Funny how we can get caught up in some trivial things. Honestly, I think it's kind of cool (gross as it may be) for father and son to enjoy a common hobby. I'm not quite sure what happened to putting the cricket on a pole and trying to entice fish with it. But, hey, who am I to question?

It made me think about all the trivial things we can get caught up in when it comes to our faith. Think about. There is this giant state fair going on--rides, entertainment, food, games (I can hear the sound of money being sucked from people's pockets as we think about it). But over in a remote part of the fairgrounds, there's a small group of "cricket spitters." There is even a strategy to the whole thing. And these people are missing the real reason for coming.

We can do the same thing with our faith some times. We can miss the whole point of what God is seeking for us because we get focused on the little things. The end result? its worst. Religion focused on ritual, performance...trivia. And what you have left? Cricket spitters.

Thursday, September 03, 2009

I've been a parent now for 14 years (and then some)

I've been a parent now for 14 years (and then some). With every year that passes, every new event that I move through with my kids, I am learning more and more about God and how much He loves me (and, yes, puts up with me). I don't think it's a mistake that one of God's favorite references to us is as His children. He knew what we would be like when He created us.

I think about that every time I catch myself saying to one of my kids, "You just need to listen to what your mom and I are telling you. It may not make sense but we know what is best for you. Until you've been through some things, you'll never understand why it is better this way." I just have to smile. I know God is thinking the same about me. I know He gets frustrated having to explain Himself or having to watch my disobedience. I also know that, like any good parent, He hurts and cries when I don't get it right or I am forced to go through something that is painful.

I remind myself that, as much as I love my kids, God loves me that much more and far deeper. And, just as I do with my four, I am reminded by Him that the safest place to be when I have failed is close to Him. It's there that I will be lovingly corrected, forgiven and restored. It's there that the guilt will be removed. It's there that I will find the direction to live this life with more purpose and less chaos. It's there that I belong.

This is what the Lord says--your Redeemer, the Holy One of Israel: "I am the Lord your God, who teaches you what is best for you, who directs you in the way you should go." Isaiah 48:17 NIV

Wednesday, September 02, 2009

My mom always told me to be careful what I say.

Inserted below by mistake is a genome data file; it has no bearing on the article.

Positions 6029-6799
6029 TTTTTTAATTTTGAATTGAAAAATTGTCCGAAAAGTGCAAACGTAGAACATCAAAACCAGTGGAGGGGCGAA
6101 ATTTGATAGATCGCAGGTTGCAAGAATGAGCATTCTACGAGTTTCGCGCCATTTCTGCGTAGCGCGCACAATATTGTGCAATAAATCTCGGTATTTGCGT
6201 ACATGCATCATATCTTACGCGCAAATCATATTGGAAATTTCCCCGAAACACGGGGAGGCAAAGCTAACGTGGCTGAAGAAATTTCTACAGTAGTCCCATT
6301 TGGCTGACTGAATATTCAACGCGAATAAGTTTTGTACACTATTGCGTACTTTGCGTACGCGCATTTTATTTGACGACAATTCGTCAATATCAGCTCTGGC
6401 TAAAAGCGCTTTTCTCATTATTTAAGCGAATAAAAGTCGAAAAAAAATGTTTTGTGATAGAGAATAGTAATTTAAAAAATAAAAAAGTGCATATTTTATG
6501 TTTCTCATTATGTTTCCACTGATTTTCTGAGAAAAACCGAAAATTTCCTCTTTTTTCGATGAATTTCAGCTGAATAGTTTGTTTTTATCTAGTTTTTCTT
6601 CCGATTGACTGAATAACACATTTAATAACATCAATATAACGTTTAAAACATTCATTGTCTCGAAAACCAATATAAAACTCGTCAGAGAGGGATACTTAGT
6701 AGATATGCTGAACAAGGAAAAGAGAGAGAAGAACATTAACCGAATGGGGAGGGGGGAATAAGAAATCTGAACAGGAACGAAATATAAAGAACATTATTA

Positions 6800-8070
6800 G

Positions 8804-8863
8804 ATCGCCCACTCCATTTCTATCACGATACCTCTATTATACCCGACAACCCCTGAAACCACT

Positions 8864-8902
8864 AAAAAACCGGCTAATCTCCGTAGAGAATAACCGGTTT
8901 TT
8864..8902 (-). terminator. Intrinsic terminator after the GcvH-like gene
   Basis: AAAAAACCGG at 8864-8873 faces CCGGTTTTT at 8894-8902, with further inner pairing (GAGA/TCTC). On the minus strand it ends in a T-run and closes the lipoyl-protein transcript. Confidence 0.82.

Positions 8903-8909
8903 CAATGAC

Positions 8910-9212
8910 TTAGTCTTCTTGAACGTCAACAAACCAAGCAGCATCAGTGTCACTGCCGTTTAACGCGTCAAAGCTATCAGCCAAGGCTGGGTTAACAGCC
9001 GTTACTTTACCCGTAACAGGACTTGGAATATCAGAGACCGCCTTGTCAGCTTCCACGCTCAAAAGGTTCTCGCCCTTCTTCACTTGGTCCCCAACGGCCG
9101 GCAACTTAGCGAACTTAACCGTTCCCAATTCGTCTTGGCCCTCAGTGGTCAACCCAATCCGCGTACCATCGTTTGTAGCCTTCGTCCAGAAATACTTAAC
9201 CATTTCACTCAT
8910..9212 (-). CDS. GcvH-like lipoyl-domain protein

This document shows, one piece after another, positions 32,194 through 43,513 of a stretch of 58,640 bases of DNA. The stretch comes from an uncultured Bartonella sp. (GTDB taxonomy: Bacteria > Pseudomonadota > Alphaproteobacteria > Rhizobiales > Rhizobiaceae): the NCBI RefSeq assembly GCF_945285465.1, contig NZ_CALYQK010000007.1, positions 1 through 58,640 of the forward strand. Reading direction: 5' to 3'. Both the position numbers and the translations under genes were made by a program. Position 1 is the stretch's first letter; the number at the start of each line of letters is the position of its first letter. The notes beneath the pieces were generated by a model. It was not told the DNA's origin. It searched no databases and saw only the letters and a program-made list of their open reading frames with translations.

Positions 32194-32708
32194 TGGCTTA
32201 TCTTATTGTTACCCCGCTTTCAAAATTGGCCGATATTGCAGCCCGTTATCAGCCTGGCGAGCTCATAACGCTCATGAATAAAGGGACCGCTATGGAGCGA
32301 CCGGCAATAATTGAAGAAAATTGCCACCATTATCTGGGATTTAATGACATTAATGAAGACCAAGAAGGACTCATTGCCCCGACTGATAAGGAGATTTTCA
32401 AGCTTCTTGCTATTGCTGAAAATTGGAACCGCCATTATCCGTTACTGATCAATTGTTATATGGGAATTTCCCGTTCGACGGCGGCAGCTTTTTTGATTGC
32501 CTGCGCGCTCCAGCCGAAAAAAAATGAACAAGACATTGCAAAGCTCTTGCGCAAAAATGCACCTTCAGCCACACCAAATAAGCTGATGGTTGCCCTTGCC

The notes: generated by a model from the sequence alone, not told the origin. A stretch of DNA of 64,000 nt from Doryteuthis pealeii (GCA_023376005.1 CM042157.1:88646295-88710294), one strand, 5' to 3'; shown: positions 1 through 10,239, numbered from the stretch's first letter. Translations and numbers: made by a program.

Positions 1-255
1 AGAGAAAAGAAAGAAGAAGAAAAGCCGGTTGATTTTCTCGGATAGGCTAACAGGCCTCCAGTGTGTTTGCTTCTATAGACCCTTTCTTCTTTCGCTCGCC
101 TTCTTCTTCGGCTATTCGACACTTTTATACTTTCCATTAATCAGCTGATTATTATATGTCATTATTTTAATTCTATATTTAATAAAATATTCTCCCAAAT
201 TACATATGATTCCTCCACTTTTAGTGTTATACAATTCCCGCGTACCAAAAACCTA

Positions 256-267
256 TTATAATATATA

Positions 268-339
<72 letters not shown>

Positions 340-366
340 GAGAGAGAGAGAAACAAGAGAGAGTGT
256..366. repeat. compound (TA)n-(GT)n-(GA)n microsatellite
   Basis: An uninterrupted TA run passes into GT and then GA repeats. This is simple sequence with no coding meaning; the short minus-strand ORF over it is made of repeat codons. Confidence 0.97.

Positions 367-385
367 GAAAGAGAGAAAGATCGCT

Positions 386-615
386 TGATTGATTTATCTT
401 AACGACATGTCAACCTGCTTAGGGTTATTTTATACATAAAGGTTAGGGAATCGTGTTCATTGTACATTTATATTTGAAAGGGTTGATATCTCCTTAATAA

My mom always told me to be careful what I say. You never know who may be listening or what they may be hearing. And (mom and the Bible agree on this) the tongue has the ability to kill. With our tongues we can nag, demoralize, tear apart, tear down, cause conflict, spread rumors, split families, split churches, cause wars and create chaos. It's such an incredible weapon.

But such as incredible is our inability to listen or to hear what others are saying. You see, what we hear can often be skewed by our own experiences or by what we expect others to say. Literally, our upbringing can act as a filter on the things we hear. And, in some cases, what we are expecting someone to say can keep us from hearing what is actually said.

That happened near the end of World War II and cost more than 100,000 people their lives. By the end of 1945, the Japanese were weary from fighting and prepared to accept the generous terms of surrender that were offered by the United States. In fact, they were thrilled that the U. S. was offering such a lenient end to the hostilities. The Japanese cabinet was waiting for official word from the U. S. that these would, indeed, be the terms when the Japanese emperor called a press conference and the Japanese press made a fatal error. Emperor Suzuki used a Japanese word--"mokusatsu"--which had two meanings. One definition is to "hold off comment to a later point." The other, the one that the press service expected from their leaders and that they chose to use, was "ignore." Rather than the Allied leaders hearing that Japan was waiting to comment, they heard a Japanese government who was refusing to listen to their generous offers. President Truman had no other option but to allow the use of both atomic bombs to bring an end to the madness. The cities of Hiroshima and Nagasaki were destroyed--in part because an Emperor did not choose his words carefully and a reporter allowed his expectations to temper what he heard.

Be careful with your words--and your ears--today. Either could lead to broken relationships or someone's self-esteem being crushed. Let your words be encouraging and affirming for all who hear you today.